Messiness of research

One of the things I love about reading blogs by PhD candidates and more experienced researchers is that I get a glimpse into the messiness of what it is to be a researcher. Through blogs I begin to understand that ideas do not come forth perfectly formed, logical, thought provoking and publishable. In reality, research often goes through several manifestations, partly formed and tenuous, tangented, better formed but still gauzy.

I hbest-spiderwebsave been thinking about how to respond to Helen Kara’s #blimage challenge for a few weeks now. I thought it would be easy to link this image to something I want to say. After all, I research in the digital. The place of networks and world wide webs. What could be easier?

In fact, I have struggled, and probably most of all because the image shifted in my mind. I seem to remember a perfect spider web bejeweled with dew. A flawless, logical, aesthetically pleasing and publishable image.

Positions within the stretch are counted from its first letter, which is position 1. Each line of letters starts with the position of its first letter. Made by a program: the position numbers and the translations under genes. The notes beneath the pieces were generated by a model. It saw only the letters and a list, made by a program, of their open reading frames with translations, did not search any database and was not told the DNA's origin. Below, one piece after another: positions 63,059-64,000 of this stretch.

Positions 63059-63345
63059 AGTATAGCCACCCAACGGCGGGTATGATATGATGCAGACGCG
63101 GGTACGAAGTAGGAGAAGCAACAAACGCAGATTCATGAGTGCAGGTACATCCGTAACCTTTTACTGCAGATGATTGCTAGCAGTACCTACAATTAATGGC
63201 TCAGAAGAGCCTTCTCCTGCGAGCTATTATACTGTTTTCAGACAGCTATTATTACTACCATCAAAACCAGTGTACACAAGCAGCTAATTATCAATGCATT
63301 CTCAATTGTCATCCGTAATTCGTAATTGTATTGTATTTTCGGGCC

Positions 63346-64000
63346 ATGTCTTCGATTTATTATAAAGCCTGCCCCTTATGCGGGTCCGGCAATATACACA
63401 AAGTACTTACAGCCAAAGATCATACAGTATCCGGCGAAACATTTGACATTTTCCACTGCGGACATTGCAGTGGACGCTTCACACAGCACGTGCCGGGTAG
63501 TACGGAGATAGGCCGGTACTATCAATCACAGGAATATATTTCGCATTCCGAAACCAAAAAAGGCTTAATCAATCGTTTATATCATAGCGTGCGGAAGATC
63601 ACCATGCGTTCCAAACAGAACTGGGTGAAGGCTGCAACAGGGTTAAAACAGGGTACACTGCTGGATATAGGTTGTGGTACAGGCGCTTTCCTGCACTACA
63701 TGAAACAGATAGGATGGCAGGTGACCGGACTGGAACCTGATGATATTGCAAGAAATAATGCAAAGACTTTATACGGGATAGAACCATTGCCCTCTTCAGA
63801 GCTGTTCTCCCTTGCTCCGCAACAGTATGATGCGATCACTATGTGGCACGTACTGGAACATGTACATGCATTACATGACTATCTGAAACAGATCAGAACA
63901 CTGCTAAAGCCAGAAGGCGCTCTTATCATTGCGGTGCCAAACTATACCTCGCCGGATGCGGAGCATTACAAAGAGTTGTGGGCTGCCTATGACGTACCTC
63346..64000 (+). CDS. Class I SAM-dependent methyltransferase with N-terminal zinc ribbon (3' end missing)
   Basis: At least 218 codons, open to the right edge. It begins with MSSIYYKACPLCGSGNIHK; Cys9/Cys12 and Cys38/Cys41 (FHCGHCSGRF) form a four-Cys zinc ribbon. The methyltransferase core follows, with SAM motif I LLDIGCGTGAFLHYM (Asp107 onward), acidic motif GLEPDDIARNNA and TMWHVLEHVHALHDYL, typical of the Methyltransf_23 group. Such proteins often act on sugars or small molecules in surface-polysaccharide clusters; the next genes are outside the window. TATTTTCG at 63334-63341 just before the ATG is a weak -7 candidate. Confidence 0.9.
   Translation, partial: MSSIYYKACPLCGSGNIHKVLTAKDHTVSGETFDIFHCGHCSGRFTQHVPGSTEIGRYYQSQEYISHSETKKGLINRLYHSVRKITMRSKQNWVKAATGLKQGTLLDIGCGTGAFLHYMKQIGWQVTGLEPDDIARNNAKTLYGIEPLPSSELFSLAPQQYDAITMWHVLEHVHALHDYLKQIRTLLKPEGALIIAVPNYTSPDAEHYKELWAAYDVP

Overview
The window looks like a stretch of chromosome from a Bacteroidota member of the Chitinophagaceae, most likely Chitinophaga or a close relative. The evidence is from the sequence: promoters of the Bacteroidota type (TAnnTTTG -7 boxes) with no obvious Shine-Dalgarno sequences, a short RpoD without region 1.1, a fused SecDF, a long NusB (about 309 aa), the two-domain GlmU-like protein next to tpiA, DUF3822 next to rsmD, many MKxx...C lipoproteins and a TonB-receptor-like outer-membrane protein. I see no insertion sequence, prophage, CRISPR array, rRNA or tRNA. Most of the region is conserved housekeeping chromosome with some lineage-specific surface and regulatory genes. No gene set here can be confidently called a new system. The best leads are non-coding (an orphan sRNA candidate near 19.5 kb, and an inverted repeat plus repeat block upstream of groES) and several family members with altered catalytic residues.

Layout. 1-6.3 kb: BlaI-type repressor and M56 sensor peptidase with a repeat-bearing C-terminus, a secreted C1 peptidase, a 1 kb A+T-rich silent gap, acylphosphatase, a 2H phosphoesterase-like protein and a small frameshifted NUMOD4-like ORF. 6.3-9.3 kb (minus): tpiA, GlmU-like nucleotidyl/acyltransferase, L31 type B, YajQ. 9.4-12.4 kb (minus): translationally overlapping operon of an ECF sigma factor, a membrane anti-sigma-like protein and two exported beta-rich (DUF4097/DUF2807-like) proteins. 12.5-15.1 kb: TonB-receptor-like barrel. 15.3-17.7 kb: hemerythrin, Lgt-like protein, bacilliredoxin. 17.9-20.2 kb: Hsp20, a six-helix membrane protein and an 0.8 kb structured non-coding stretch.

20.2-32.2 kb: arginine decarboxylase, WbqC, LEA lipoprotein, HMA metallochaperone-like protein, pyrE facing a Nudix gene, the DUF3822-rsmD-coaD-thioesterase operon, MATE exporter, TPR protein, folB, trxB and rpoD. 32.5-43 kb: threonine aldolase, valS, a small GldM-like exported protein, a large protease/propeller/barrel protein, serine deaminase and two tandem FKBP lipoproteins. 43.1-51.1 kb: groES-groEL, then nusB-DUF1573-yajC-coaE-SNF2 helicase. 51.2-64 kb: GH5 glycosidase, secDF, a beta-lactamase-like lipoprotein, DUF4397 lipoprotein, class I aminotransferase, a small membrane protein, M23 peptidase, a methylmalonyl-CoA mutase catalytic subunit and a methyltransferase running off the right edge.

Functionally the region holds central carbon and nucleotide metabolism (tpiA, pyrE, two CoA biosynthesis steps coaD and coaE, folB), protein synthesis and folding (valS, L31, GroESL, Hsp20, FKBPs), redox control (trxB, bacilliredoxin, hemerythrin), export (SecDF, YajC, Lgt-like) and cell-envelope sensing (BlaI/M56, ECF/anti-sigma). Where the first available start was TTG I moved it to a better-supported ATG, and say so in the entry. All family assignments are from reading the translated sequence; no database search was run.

I was so pleased that it was messy when I took another look. Look at all those lovely half webs and connected delicate entanglements. And you know what? This web is functional. It leaves nothing to chance. The insects are doomed.

That’s research. And the more attention we pay to it’s messiness, the more chance we have of catching a fly.

I could write more extensively referencing Latour but that means my blog post will start down the track of being perfectly formed, well researched and academically pleasing. Instead, I’m going to stop and pass the #blimage challenge along to Jenna Condie.



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